It's almost time for one of the best celestial events of the year. Are you wondering where to see Perseid meteor shower in Canada? There are so many places across the country to go to with dark skies that are perfect for spotting shooting stars.

With the peak of the Perseid meteor shower approaching in the late evening and early dawn on August 11 and August 12, getting away from light pollution is the key to seeing the spectacle with ease.

The Canadian Space Agency has a list of 13 places across the country that are ideal for anyone who's astronomy obsessed even if you're just a beginner stargazer.

There's some in every province and territory.

Garibaldi Provincial Park near Whistler, B.C. has low light pollution and high altitude which makes it a great location to set up camp and take in a meteor shower.

As one of the world's biggest dark sky preserves, Jasper National Park in Alberta is an ideal place to stargaze. 

You might even see the northern lights if you're lucky!

In Saskatchewan, Grasslands National Park is the place to be to see the Perseids. The Milky Way, constellations and other space objects are visible too.

The Canadian Space Agency called it the darkest dark-sky preserve in all of Canada.

In Manitoba, Whiteshell Provincial Park is a good spot to catch this month's celestial event.

It's also home to a lake that's in a meteorite crater from millions of years ago.

For Ontarians, a trip to Charleston Lake Provincial Park near Ottawa might be best if you want to check out the meteor shower.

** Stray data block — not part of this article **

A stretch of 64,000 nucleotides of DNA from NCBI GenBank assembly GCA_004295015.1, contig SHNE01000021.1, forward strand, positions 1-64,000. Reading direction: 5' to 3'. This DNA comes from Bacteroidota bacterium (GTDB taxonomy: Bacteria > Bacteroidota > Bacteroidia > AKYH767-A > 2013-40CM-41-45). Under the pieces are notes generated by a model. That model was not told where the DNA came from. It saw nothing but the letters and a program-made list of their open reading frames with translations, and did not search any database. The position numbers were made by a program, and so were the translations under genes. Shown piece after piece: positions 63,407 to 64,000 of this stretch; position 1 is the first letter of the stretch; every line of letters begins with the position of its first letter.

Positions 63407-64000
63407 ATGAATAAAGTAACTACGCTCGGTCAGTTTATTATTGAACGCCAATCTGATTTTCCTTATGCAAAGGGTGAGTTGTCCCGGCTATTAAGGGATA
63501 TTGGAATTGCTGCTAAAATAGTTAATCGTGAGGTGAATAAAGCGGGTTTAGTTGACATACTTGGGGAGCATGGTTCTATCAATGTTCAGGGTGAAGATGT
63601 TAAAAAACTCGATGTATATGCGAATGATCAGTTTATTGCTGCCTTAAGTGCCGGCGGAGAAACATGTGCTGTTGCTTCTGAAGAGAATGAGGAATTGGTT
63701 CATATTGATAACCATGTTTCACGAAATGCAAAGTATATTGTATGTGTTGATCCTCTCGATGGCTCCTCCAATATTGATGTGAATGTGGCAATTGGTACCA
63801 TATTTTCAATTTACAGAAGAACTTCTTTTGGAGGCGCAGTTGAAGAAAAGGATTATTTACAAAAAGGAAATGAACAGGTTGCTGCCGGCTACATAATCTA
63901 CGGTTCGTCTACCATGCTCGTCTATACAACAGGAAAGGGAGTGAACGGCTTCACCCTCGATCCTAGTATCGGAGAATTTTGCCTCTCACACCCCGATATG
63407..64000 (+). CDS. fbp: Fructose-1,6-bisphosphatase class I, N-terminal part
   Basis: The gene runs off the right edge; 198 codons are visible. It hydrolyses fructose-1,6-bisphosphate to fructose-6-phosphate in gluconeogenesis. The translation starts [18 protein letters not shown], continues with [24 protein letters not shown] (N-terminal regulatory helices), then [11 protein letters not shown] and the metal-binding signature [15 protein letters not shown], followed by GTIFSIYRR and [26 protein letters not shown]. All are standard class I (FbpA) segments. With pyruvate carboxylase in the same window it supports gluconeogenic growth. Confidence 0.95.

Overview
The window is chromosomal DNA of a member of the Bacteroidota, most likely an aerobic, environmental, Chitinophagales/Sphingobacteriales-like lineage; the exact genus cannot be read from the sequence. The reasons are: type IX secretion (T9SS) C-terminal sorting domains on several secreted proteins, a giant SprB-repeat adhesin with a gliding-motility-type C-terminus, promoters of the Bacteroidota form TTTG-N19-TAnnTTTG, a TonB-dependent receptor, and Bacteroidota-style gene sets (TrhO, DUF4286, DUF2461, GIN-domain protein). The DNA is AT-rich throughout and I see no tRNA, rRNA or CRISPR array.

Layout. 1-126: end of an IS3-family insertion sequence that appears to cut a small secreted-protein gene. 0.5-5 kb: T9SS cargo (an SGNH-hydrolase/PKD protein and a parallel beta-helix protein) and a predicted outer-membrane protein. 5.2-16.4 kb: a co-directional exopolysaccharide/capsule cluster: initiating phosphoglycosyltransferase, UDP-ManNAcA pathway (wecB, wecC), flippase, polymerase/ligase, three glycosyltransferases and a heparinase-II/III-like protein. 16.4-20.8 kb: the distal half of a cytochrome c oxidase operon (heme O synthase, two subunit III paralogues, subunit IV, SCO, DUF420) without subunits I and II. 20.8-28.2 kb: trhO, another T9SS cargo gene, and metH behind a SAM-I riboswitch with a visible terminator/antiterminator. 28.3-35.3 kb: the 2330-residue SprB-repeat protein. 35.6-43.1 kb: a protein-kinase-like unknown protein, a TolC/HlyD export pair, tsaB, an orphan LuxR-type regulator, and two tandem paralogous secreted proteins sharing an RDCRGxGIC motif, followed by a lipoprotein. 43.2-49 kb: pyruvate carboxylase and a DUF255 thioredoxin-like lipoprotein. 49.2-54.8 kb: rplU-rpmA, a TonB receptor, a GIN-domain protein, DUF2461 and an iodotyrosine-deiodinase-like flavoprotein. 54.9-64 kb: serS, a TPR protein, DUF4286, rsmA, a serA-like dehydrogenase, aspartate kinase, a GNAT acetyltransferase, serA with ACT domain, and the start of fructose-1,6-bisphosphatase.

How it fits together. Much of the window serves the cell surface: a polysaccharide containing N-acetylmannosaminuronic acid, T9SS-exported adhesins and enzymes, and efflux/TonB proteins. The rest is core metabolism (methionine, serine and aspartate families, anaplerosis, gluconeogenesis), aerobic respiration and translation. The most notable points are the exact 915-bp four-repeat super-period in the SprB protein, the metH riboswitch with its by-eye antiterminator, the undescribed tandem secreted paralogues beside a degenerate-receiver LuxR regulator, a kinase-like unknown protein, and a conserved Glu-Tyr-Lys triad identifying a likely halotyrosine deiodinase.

Mont-Mégantic International Dark-Sky Reserve in Quebec is home to an observatory that you can go in and visit.

Torngat Mountains National Park in Newfoundland is only accessible by boat or charter plane so it's very far away from light pollution which makes for optimal stargazing and northern light spotting.

In New Brunswick, you can see stars illuminate the rock structures at Hopewell Rocks Provincial Park.

At P.E.I. National Park, you can watch the meteor shower while lounging in the sand of Cavendish Beach or see the shooting stars reflected on the ocean.

Kejimkujik National Park is the only dark-sky preserve in Nova Scotia and you can learn about astronomy in the Mi'kmaq culture while taking in stars.

Yukon's Watson Lake offers beautiful dark skies and the occasional sighting of the northern lights.

Wood Buffalo National Park in Northwest Territories is the biggest dark-sky preserve in the entire world so you know it's a perfect spot to catch the Perseids.

In Nunavut, Iqaluit has very low light pollution which makes it the place to be when it comes to observing the night sky.

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